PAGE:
LERU lobbies in Europe for fundamental research and innovation
LERU, the League of European Research Universities, celebrated its fifteenth anniversary on 7 March in Brussels. The network of leading European universities has now grown to include 23 universities.
Rector Magnificus Carel Stolker travelled to Brussels on behalf of Leiden University. Pancras Hogendoorn (LUMC) and Douwe Breimer (former Rector) were also present to celebrate this important milestone.
The early days
Leiden University has been involved since the start of the partnership among European research universities. In 2002, then Rector Magnificus Douwe Breimer and his Leuven counterpart Andre Oosterlinck took the initiative to form LERU. The original number of 12 universities has now almost doubled and from the Netherlands the University of Amsterdam and Utrecht University are now also members.
The importance of LERU
Until the formation of LERU there was no clear representation for research universities in Brussels. Since then, LERU has worked to demonstrate at European level the importance of fundamental research and innovation in Europe. Carel Stolker: ‘What makes LERU so unique is that it has a strong secretariat in Leuven, headed by Professor Kurt Deketelaere, that monitors what's happening in Europe on our behalf. That's particularly important for the different position papers that LERU produces. My former colleague Simone Buitendijk, for example, was one of those responsible for a paper on gendered innovations.’
Other important papers have addressed such issues as data management, diversity, online teaching and recently the importance of interdisciplinarity. Stolker: ‘I often find myself turning back to the first paper, written by Colin Lucas and Geoffrey Boulton, What are universities for? You could almost say that that paper is our constitution. I'd advise everyone to read it; it's a wonderful piece of writing.’
The rectors of the participating universities meet twice a year, and the vice-rectors, too, have six-monthly meetings, to discuss research and teaching issues. But these are not the only meetings: the heads of the libraries meet regularly, as do the heads of communication, HRM, alumni policy and fundraising. The connections between the 23 universities operate at a much deeper level than only the rectors.
Stolker stresses the importance of LERU for all European research universities: 'We mustn't forget that Europe has a lot more top universities than just these 23, and all these other universities also benefit from our lobbying for fundamental research. All the papers LERU produces are available to everyone, and are highly regarded, including outside the LERU partners.'
Collaboration more substantial
LERU is not only involved in lobbying, but is also engaged in the substance of university research. Stolker: ‘The deans now hold more frequent meetings. At the moment, Leiden is represented by Pancras Hogendoorn as chair of the group of Medical Deans, and Geert de Snoo is chair of the Science Deans. Wim van der Doel, former dean of the Faculty of Humanities, has done a lot to improve the position of social sciences and humanities within European research funds. That was much needed and led to the so-called Leiden Statement, which is highly regarded worldwide.'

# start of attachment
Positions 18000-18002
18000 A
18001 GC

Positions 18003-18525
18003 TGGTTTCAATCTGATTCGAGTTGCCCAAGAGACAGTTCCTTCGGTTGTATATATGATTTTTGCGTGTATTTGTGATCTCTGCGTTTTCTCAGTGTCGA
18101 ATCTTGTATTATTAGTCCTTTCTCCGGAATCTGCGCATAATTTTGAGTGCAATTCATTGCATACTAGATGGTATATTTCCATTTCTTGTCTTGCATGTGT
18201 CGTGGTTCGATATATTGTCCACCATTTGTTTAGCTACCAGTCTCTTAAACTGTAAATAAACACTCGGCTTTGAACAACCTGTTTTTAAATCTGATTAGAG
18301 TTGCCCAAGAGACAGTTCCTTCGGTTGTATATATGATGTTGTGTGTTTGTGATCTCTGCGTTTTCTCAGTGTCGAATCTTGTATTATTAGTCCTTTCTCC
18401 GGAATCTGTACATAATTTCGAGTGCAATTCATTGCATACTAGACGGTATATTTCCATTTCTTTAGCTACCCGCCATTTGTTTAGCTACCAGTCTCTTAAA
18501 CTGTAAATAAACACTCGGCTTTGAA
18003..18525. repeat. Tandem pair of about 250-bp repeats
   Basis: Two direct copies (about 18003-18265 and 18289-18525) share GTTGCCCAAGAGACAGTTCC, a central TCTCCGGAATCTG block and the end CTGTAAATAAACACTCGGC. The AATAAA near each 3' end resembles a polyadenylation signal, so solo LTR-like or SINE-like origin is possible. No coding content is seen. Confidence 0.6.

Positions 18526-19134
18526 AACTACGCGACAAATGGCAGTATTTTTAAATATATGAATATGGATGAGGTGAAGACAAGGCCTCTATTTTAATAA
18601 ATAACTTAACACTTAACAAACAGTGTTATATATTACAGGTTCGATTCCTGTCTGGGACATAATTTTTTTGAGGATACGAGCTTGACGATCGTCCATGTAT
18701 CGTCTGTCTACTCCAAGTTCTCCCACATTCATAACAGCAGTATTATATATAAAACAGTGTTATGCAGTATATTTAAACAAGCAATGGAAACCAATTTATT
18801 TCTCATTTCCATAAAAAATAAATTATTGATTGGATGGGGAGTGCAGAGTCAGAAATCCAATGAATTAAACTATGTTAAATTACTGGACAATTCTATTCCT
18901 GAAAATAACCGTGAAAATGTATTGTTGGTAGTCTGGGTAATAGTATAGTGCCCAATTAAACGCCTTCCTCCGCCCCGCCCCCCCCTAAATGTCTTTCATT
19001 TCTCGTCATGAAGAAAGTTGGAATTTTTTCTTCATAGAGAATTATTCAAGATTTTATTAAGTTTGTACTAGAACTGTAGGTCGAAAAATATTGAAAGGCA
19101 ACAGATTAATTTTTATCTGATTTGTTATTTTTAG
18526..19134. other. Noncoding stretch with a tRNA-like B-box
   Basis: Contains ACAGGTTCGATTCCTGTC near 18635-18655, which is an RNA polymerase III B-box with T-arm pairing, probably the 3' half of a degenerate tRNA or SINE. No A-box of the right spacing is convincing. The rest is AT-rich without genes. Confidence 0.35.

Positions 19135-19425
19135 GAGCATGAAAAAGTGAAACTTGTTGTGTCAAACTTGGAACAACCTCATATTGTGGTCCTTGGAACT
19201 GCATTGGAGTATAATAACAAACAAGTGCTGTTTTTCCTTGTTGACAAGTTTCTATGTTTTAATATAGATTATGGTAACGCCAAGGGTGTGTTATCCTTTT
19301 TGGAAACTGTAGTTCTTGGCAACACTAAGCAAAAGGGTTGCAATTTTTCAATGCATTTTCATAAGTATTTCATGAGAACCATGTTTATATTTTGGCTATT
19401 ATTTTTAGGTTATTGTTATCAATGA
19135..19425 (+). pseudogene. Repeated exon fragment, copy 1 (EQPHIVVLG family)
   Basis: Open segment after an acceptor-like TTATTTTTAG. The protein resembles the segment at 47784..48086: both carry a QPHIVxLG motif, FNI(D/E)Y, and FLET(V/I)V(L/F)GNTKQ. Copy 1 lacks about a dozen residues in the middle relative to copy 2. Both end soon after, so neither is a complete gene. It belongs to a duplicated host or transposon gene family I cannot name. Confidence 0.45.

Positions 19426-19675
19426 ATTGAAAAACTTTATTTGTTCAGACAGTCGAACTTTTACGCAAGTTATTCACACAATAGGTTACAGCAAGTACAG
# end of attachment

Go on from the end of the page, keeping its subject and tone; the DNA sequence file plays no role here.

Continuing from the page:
The international networks of research universities signed the Statement in 2014, emphasising the fundamental role that Social Sciences and Humanities (SSH) plaqy in today's world, and calling on policymakers, the business sector and politics to make more use of the social sciences and humanities in interdisciplinary research.
And now, after fifteen years? Stolker mentions a couple of challenges: 'The coming years are going to be important; they may even prove to be the most difficult years. A better relationship with Central European universities has been on the European research agenda for a long time. It shouldn't be the case that only North-West Europe benefits from European research funding; this is something the European Commission has pointed out, and quite rightly. And then there's the black hole after Brexit. What will that mean for teaching and research in Europe? We have little or no idea how it will pan out. British universities have benefitted a lot from Europe and they are now wondering what Brexit will mean for them. But, equally, as universities on mainland Europe, we are aware of the enormous importance of continuing cooperation with our British colleagues.'
‘A third challenge is the funding of fundamental science. I am convinced that many challenges in society can only be resolved through fundamental research. At the same time, the financial resources are limited, and there are also other sectors that are in dire need of attention. There are a lot of factors that have to be weighed up. All in all, there's a lot to do. We're meeting again in May, in Cambridge.'
Former Rector Magnificus Douwe Breimer says he is 'very happy' with the way that LERU has developed and the prominent role it is currently playing in the European research landscape. 'The European Commission stresses that we are helping keep fundamental research high on the agenda of the Commission. Initially the attention was focused strongly on medical sciences, but at LERU's ten-year anniversary celebrations I advocated involving the humanities and social sciences in the discussions. The themes of recent position papers show that that's just what is happening.'